ANIMALS IN SOCIETY II: CONCEPTS IN EPIDEMIOLOGY AND PUBLIC HEALTH - 2017/8

Module code: VMS2008

Module provider

School of Veterinary Medicine

Module Leader

LO IACONO G Dr (Vet Med)

Number of Credits

15

ECTS Credits

7.5

Framework

FHEQ Level 5

JACs code

D330

Module cap (Maximum number of students)

N/A

Module Availability

Semester 1

Overall student workload

Independent Study Hours: 90

Lecture Hours: 32

Laboratory Hours: 28

Assessment pattern

Assessment type Unit of assessment Weighting
Oral exam or presentation GROUP PRESENTATION ON RESPONSIBLE ANIMAL OWNERSHIP 15
Practical based assessment GROUP REPORT: PUBLIC HEALTH RISKS ASSOCIATED WITH AN OPEN FARM DAY (2,500 WORDS) 15
Examination MCQ ON LEGISLATIVE REQUIREMENTS IN RELATION TO VPH & FS AND EPIDEMIOLOGICAL PRINCIPLES 20
Examination WRITTEN EXAMINATION 50

Alternative Assessment

Resits for the summative Presentation on Responsible animal ownership will involve an individual presentation with a similar format. Group report will be replaced by an essay (1,250 words)

Prerequisites / Co-requisites

Module overview

In this module, students will assimilate and build upon concepts that they have encountered in previous modules including epidemiology, economics, veterinary public health and applied sociology. The topics are inter-related as they are concerned with how veterinary professionals can influence wider society, beyond individual animal owners. The module also considers the responsibilities that society places upon the profession and upon animal keepers, which provide a context for making decisions in the course of veterinary practice. Important animal-human interactions occur in an ever-changing socio-cultural society, which veterinary professionals need to consider in order to tackle One Health issues. The topics studied here provide the foundation for the study of population medicine and the application of veterinary knowledge to One Health issues and food safety.

Module aims

Provide students with an epidemiological framework that they can apply in understanding why disease occurs and in making decisions on disease prevention

Enable students to utilise economic thinking in deciding how limited resources should be allocated and to distinguish between economic and financial analysis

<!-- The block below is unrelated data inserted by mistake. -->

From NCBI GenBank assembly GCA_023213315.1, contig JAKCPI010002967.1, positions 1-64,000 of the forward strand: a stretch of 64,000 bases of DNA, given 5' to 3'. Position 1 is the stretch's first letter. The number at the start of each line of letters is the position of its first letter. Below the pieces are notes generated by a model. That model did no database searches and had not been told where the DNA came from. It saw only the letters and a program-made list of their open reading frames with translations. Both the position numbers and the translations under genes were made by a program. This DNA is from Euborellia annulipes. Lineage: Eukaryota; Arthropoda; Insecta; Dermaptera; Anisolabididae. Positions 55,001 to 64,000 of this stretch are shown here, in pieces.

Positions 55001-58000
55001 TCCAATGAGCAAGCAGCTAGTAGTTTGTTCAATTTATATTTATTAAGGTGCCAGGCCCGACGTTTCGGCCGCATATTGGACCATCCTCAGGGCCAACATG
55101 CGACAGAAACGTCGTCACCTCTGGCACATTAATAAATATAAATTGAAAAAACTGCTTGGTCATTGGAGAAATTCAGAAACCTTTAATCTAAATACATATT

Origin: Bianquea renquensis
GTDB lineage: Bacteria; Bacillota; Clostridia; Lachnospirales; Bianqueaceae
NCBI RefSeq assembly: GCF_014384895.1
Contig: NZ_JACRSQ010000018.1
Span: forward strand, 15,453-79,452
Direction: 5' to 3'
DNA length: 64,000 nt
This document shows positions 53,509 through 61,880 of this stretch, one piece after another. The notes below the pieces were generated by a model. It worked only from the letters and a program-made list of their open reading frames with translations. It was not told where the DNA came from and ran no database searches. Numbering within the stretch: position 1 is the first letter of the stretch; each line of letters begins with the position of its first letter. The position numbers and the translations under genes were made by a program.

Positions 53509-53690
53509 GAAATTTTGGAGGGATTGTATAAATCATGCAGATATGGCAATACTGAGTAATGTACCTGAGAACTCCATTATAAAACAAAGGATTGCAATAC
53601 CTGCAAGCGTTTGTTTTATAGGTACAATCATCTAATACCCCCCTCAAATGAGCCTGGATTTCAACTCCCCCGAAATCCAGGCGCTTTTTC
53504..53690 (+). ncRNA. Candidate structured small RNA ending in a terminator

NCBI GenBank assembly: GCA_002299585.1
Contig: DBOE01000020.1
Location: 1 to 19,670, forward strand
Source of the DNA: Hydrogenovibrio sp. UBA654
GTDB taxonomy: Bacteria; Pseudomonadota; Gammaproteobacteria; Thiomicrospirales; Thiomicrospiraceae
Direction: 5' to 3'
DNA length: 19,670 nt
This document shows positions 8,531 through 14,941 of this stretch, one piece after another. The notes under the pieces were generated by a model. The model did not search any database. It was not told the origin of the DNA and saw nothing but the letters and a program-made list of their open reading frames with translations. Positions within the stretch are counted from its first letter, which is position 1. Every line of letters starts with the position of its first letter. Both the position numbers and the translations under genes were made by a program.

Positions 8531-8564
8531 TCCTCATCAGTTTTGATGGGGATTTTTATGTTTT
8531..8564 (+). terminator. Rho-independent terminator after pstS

Promote the pivotal role of the veterinary profession in the enhancement of human health and food safety

Appreciate the diversity of human opinion and behaviour with respect to animals

Learning outcomes

Attributes Developed
1 With respect to epidemiology, students will be able to explain the epidemiological principles of disease causation RCVS KU 1, KU 9, KU10 K
2 With respect to epidemiology, students will be able to interpret results from epidemiological studies RCVS KU 9, KU 10, KU 11, KU 12 C
3 With respect to economics, students will be able to discuss the role of economics in veterinary practice and on farm RCVS KU 4, KU 12 KC
4 With respect to veterinary public health, students will be able to list the legislative requirements that are relevant to the production of safe food, and protection of the environment with respect to the impact of animal production (especially the HACCP regulations) (K) RCVS KU 10, KU 36 K
5 With respect to veterinary public health, students will be able to discuss the risks to human health from important zoonoses in the home, food chain or environment, including occupational exposures and leisure activities and describe how these may be mitigated RCVS KU 10, KU 4 KCP
6 With respect to veterinary public health, students will be able to explain the principles of veterinary certification RCVS KU 26
7 With respect to sociology students will be able to identify social and cultural factors that motivate people to change or that act as barriers to change RCVS KU 10, KU 11 KPT

Attributes Developed

C - Cognitive/analytical

K - Subject knowledge

T - Transferable skills

P - Professional/Practical skills

Module content

Indicative content includes:

Epidemiology:


An introduction to epidemiology
Describing health & disease
Measures of disease frequency
Epidemiological concepts of causation
Measures of association